It might be interesting to ask your kids if they're Twittering these days ("microblogging" is the generic term if they're using a service other than early entrant Twitter). Microblogging is basically a blow-by-blow account of one's life, sent via phone or Web site. Kind of hard for some non-digital natives to imagine doing ("so very narcissistic" is the dismissal I've heard, or "why would my friends care if I'm at such-and-such a conference or the grocery store?"). Well, some adults and a lot more young people do want to know and share up-to-the-minute activities and thoughts. It's a form of intimacy and presence that express highly connected friendship, manifest in Facebook newsfeeds and prolific phone texting (for a bit more on intimacy, see "Fictionalizing their profiles"). However, as with all technologies, there's a potential downside along with the upsides, and youth don't always think about the former. "There is the risk that teens could use microblogs to reveal personal information or engage in a relationship with someone whose intentions are less than honorable," writes my co-director at ConnectSafely, Larry Magid in Yahoo!Parents. "By default, Twitter messages can be seen by anyone, so if you want privacy you need to go into Settings and click 'Protect my updates' to make sure only people you approve can see what you type. Otherwise anyone can 'follow' you and see what you enter." Please see his piece for more on this. See also "The text version of hanging out" and "Do you Twitter?"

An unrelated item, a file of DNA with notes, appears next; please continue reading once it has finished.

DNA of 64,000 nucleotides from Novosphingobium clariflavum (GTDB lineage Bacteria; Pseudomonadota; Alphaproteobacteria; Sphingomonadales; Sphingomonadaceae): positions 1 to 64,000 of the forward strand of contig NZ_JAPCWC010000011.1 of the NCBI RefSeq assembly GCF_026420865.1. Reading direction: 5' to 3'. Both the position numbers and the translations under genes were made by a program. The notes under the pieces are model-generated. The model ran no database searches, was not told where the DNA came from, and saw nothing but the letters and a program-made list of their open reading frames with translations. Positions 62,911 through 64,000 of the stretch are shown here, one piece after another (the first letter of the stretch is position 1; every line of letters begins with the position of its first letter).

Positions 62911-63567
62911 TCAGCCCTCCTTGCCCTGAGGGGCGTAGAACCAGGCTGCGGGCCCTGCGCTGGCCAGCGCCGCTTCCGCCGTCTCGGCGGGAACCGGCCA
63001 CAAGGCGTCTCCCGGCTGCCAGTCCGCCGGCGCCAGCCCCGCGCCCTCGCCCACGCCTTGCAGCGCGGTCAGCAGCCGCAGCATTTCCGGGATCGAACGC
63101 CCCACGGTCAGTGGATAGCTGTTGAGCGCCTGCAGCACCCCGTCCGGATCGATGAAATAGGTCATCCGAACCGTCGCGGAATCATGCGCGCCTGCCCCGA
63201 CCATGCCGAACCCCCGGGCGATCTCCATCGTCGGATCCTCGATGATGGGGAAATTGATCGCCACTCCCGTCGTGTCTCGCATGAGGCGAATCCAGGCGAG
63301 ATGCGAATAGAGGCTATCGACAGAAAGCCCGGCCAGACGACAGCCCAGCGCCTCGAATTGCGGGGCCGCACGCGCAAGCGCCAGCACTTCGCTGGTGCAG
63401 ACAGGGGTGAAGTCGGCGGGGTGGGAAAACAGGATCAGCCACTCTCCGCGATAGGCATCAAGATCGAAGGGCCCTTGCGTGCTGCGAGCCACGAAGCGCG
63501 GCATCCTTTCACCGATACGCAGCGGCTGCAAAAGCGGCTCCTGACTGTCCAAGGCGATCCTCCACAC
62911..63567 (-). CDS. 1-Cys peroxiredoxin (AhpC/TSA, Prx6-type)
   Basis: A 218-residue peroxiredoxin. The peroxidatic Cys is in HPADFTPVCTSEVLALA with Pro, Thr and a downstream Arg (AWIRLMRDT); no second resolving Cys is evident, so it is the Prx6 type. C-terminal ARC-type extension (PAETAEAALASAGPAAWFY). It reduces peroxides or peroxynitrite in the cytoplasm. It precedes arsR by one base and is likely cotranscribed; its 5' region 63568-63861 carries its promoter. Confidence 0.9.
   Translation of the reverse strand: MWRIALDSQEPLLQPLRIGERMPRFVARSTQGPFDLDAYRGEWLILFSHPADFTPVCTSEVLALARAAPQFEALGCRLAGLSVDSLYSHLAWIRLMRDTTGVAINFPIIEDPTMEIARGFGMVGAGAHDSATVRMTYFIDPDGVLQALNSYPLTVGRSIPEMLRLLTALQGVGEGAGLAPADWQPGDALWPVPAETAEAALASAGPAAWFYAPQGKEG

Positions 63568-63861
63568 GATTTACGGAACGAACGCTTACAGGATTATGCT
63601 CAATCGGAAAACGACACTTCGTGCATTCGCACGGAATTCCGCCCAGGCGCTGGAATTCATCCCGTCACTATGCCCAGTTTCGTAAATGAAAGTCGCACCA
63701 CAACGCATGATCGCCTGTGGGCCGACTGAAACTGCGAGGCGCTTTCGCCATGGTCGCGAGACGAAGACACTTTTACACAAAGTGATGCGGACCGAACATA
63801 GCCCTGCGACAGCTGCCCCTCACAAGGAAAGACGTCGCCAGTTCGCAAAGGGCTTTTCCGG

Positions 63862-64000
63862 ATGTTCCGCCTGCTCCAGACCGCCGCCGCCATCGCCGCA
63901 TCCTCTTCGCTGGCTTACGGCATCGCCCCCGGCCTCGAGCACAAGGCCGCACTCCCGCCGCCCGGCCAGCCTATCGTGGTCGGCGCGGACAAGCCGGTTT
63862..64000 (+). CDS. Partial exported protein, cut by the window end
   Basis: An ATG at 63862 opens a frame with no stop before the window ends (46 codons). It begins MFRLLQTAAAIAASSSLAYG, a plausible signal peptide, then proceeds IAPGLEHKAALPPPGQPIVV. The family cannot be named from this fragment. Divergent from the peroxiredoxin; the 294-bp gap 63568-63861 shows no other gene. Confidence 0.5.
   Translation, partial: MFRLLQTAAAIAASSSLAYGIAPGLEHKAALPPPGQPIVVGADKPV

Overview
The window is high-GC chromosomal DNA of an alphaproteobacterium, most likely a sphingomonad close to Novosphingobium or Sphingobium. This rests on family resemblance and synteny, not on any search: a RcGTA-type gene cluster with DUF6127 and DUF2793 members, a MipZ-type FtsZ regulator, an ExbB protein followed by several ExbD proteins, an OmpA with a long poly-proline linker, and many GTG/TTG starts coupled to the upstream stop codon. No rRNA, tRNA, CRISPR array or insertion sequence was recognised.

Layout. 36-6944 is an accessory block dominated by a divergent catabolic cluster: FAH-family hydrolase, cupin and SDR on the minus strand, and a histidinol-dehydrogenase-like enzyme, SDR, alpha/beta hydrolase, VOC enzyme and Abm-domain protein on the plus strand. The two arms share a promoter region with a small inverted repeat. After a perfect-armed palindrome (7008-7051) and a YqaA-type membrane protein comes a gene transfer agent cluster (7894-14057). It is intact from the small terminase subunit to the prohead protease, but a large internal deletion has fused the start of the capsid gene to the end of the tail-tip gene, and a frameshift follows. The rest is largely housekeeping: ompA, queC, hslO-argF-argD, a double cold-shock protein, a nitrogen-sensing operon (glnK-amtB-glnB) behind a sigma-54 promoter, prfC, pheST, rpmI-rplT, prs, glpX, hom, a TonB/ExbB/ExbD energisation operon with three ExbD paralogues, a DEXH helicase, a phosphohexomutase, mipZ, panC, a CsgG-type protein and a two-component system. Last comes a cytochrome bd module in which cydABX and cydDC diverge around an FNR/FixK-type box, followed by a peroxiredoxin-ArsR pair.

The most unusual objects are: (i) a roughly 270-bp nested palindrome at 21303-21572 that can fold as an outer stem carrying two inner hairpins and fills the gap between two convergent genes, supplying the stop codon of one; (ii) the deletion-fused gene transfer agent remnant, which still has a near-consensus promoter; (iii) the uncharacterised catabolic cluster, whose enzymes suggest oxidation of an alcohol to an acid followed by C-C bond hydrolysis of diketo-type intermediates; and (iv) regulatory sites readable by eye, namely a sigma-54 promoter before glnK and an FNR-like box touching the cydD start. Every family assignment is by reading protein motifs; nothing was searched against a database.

NetFamilyNews – by Anne Collier
- New Facebook policy targets guns, other regulated items
- Google’s new learning tool that learns
- The flap over Talking Angela the chatbot app
- About the worldwide ‘selfie’ phenomenon
- How technology will improve the well-being of young adults
- Calling our children narcissists on ‘a sociopathic scale’: Really!?
- Nothing complicated about this: Read ‘It’s Complicated’!
- Teens’ own (wise) perspectives on life with social media
Analysis & News – by Larry Magid
- Adults spend 11 hour a day using electronic media
- Smartphones that promise user privacy
- Author danah boyd on why teens and social media are ‘complicated’
- Security experts at RSA decry government hacking
- In defense of Internet safety education
- ‘Neknominate’ is a stupid and potentially deadly online dare game
- Confessions of a binge viewer
- People who suffer from so-called ‘game addiction’ have other problems